Artificial intelligence tools such as ChatGPT and DALL-E are prompting uncertainty about the future employment landscape. Will they help workers by boosting productivity and enhancing the quality of their output? Or will the improved effectiveness of these tools replace workers instead?
As it turns out, the early economic effects of generative AI are already noticeable, if you know where to look.
Olin researchers Oren Reshef and Xiang Hui (along with a colleague from New York University, Luofeng Zhou) set out to quantify how AI tools have affected specific subsets of the labor market—writing-related and image-related freelance workers.
“There’s a lot of uncertainty trying to predict what the effects of AI will be in 10 years, but AI could be very different in 10 years,” said Reshef, an assistant professor of strategy. “We were thinking, ‘Let’s try to see empirically what the direct effect is in the very short run.’”
In both subsets of workers, the effect was evident: In the months after the release of popular AI tools, freelance workers in affected fields saw decreases in both the number of jobs and total earnings recorded on a widely used freelance platform.
The results of this research are the subject of a working paper co-authored by Hui, Reshef and Zhou, “The Short-Term Effects of Generative Artificial Intelligence on Employment: Evidence from an Online Labor Market,” which is currently under review for publication.
‘A more immediate effect’
Reshef and Hui said the team chose freelancers to see the rapid effects of AI releases. Because freelance work is naturally short-term and flexible, employers could pivot that work more quickly to AI than they could with full-time employees.
“There is little friction in this marketplace,” Hui said. “So, when you have technological advance, you would expect to see a more immediate effect.”
The researchers studied this market by collecting data from Upwork, an online freelance marketplace for knowledge workers. They could view workers’ employment histories, skills and qualifications, past earnings and reviews.
They started with workers in writing and related fields (proofreading and copy editing), because research has shown that they are among the most vulnerable to disruption by AI. Specifically, they looked at what happened to their jobs and income on Upwork shortly after the November 2022 release of ChatGPT, a powerful language-processing chatbot that creates higher-quality text than was previously available via AI.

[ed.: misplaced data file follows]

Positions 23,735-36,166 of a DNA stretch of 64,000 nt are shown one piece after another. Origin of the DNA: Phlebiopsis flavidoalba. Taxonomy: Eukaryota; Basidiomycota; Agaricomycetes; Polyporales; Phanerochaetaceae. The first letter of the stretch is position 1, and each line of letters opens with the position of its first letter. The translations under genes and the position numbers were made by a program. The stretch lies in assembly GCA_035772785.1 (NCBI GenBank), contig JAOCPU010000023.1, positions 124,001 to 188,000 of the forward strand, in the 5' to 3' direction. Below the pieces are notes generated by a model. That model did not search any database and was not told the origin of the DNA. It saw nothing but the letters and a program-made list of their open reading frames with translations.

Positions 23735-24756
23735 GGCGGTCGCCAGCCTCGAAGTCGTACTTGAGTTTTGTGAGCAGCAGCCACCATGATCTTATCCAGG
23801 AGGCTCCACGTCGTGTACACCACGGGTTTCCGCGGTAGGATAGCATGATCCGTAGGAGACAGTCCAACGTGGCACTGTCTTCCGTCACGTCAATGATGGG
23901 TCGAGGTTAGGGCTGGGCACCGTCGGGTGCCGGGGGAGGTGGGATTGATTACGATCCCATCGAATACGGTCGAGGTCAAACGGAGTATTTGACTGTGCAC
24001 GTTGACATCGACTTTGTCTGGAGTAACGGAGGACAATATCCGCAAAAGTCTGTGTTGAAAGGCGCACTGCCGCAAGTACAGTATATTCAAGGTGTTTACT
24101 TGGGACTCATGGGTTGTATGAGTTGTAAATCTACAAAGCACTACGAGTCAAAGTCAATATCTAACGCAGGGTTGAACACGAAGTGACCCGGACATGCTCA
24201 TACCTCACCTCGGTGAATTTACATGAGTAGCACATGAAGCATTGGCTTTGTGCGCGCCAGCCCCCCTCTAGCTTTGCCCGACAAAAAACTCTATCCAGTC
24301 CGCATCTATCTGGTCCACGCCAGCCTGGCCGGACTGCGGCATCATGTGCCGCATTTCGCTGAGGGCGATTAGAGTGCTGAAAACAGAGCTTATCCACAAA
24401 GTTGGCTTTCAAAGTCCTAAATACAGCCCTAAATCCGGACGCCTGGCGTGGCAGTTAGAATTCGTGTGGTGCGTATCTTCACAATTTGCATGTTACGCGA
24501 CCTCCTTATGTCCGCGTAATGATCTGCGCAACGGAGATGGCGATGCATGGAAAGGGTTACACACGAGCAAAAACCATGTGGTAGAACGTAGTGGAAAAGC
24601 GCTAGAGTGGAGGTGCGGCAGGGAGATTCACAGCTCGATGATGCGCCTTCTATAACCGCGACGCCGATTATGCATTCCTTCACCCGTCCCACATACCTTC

After ChatGPT’s release, the number of monthly jobs for writing-related freelancers on Upwork declined by 2%, while monthly earnings declined by 5.2%.
“AI is really getting better, and this year we have ChatGPT, which is like a bomb going off, making everybody aware of it,” Hui said.
Hui, Reshef and Zhou’s analysis showed that after ChatGPT’s release, the number of monthly jobs for writing-related freelancers on Upwork declined by 2%, while monthly earnings declined by 5.2%.
A similar impact hit image-related workers (designers, image editors and artists) after the releases of two image-based AI tools, DALL-E, in April 2022, and Midjourney, in July 2022. Workers in those fields saw even steeper declines—a 3.7% drop in monthly jobs and a 9.4% loss of income.
While the team expected this outcome, they said it was important to be able to show it empirically.
“This is concrete evidence based on real economic data, instead of intuition or hunches,” Hui said.
Documenting the AI transition
Reshef and Hui were struck by the fact that these negative effects didn’t diminish for freelancers who were identified as more experienced and skilled.
“One hypothesis is that the highest-quality people, those with the most experience, would be the ones most protected from this technology—that their skills would act as a moderating factor,” Reshef said.
Instead, the evidence suggested that more highly skilled workers—as defined by such attributes as the number and skill level of past jobs, hourly rate, and Upwork’s “top-rated” badges—actually saw a greater drop in new jobs and income.
While it seems counterintuitive, he said this outcome is consistent with other research on the effects of AI in the workforce.
“In a [separate] experiment, researchers introduce the technology to various workers,” he said. “They find that it helps the lower-quality workers the most, and, if you think about it, it makes sense. If you’re doing lower-quality work, this new tool can help increase your productivity or quality. For higher-quality workers, instead of being protected, you’re losing your competitive edge.”
Reshef and Hui cautioned that the results regarding skill level are not definitive, but rather are suggestive of that outcome.
They also noted that all these results only reflect the short-term impact of AI tools on freelance workers. As AI technology evolves and becomes more integrated into other tools, these effects might be increased or reduced, or provide benefits to workers or consumers to mitigate them.
“We only look at the short-run effect on these workers,” Reshef said. “We’re showing one potential ‘danger’ of this technology, but there are numerous benefits as well that are beyond the scope of this research.
“People could get a new job working with AI to do something we haven’t even thought of yet.”